I’ve crumpled up so many of these drawings. But some of them, I force myself to tape up on the wall so I have to stare at it everyday. I scrutinize every part of it, and think of ways to improve things later on. My technique has improved, but my style and creativity, well, I have none. I can’t even fake it.


All of this screams me trying to improve my technique, but nothing else is behind it. There’s no story, nothing interesting to tell. Nobody thinks anything when they see this.


This is me trying to show her hair and side of her face in sunlight. That’s all I tried to do.


This is me giving up on the rest of the drawing because I felt I screwed up the faces. So I just made a rough outline of her body and called it a day.

So you see, I can’t even fake it. I remember sitting in each art class in college on critique days, and I couldn’t even muster up fake reasons for why I did anything. Like, I felt it was important to put focus on the faces rather than the bodies because blah blah blah. And, I was trying to portray his blah blah expression and his story is blah blah blah. Sometimes I wondered if everyone else was making it up as they went along, and fooling the rest of us. Or maybe they were really all authentic and free and did have stories to tell. And I had nothing to say.

Actually, I do have a short story to tell. One day, I was pulled over for speeding. Every woman in the entire world I knew said she made herself cry so they wouldn’t get a ticket. So I tried to think about things to cry about. I couldn’t. I didn’t feel anything. The cop asked me if I knew why he pulled me over. I shrugged. He said I was going 20 over the speed limit. I shrugged again. Should I lie and tell him I really needed to pee? Should I pretend sob? I just sat there. I couldn’t do it. Not because I had morals or whatever (well, that was a tiny part of it). But I couldn’t lie about it. It wasn’t worth it. Plus, I absolutely hated looking weak, especially in front of law enforcement. And especially in front of a man. It would be the total opposite of who I was. I rather pay the ticket and sit there absolutely stoic, as if he didn’t affect me at all. He had probably seen hundreds of women sobbing through tickets. I didn’t give him the satisfaction. I wish I hadn’t been ‘speeding’ the last 100 yards before the new speed limit sign at a speed trap, though.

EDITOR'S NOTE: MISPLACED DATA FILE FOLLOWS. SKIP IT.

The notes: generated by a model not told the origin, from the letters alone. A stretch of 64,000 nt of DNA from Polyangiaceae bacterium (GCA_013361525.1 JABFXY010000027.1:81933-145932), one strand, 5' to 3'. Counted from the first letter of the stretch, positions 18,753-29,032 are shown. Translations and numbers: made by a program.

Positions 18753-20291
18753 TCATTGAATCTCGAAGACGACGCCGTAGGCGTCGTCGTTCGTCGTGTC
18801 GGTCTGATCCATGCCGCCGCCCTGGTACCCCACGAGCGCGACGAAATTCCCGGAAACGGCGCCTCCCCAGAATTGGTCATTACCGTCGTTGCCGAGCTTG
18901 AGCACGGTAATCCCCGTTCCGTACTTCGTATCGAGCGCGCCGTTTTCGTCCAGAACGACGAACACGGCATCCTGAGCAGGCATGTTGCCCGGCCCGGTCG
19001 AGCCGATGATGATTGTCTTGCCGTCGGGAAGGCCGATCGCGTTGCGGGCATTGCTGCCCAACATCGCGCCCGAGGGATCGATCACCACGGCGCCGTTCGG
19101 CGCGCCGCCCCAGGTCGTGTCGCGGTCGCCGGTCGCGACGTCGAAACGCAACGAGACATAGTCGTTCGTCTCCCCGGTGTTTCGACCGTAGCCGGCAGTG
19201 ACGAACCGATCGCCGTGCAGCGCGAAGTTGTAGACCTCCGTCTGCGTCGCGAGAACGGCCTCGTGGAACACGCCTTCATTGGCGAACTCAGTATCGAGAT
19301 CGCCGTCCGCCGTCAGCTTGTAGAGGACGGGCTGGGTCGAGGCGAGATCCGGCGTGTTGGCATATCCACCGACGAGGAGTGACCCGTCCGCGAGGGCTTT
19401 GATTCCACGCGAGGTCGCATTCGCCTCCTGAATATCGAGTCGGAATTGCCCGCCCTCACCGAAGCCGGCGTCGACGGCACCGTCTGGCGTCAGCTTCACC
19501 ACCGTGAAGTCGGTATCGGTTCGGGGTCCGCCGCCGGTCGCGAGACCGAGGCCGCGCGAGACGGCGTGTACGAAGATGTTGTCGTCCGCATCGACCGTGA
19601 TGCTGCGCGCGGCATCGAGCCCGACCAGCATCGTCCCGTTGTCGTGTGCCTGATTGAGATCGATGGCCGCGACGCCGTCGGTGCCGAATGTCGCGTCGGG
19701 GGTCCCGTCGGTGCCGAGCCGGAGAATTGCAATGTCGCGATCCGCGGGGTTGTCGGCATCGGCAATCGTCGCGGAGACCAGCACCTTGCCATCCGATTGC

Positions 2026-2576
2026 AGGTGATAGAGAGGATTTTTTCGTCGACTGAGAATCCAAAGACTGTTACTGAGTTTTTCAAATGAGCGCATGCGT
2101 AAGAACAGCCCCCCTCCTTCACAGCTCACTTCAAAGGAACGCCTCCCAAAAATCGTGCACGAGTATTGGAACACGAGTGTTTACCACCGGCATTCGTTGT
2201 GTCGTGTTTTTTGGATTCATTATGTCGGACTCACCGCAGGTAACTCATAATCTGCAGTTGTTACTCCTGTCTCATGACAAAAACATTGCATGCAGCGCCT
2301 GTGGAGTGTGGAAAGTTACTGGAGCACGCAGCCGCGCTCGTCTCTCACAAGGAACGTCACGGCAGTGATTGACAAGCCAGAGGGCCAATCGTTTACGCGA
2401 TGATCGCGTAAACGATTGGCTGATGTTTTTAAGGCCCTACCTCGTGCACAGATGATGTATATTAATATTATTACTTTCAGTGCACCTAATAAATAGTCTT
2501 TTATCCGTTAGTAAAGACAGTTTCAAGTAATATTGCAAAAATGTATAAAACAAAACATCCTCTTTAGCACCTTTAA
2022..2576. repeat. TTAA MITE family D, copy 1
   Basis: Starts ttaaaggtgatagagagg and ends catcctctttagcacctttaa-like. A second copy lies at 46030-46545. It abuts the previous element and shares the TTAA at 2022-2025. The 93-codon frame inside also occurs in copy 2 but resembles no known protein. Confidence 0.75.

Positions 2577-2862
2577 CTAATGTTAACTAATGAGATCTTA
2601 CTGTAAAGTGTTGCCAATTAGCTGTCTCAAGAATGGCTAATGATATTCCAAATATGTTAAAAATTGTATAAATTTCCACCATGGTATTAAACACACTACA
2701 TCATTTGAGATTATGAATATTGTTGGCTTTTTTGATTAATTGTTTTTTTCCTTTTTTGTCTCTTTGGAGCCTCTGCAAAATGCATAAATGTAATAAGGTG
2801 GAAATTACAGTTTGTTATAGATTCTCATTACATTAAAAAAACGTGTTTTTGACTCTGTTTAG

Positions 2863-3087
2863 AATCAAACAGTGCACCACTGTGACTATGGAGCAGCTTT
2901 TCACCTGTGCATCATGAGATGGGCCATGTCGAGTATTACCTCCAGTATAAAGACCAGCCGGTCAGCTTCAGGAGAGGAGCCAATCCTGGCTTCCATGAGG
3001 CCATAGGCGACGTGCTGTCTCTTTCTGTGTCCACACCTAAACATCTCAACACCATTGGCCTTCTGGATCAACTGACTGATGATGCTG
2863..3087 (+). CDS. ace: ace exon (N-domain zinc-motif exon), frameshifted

That was one of those defining moments where I realized what kind of person I was. I didn’t care about myself enough to get out of a ticket. I wouldn’t have felt good getting out of a ticket. Everyone else feels good getting out of a ticket. Something must be wrong with me.

Calling it postpartum depression sounds too feminine. And hormonally imbalanced. It sounds way more hip to say I have an existential crisis.

Maybe instead of a book club I should start a fight club. With moms.

A good mom.

What constitutes being a good mom?

Lately I’ve been writing about the endless chores and having no time and lack of sleep. For some reason I feel the need to make it clear that I have no issues with doing the menial tasks presented every day, no matter how redundant and mundane they seem. It’s the redundancy and mundaneness that drives me crazy everyday. Taking it one day at a time is a breeze when I think about things that way, it takes a load off my shoulders. It’s only ONE load of laundry, FOUR to FIVE diapers a day, THREE meals a day. No problem. It’s when I’m idle for 5 minutes a day and I realize that I have done 4 loads of laundry a week, every week for 4 years; 4 loads x 52 weeks a year = 208 loads of laundry x 4 years = 832 loads of laundry. 832 times folding laundry and putting it away. And then I feel overwhelmed. I look at it as 832 loads of laundry to wash and fold for the next 4 years.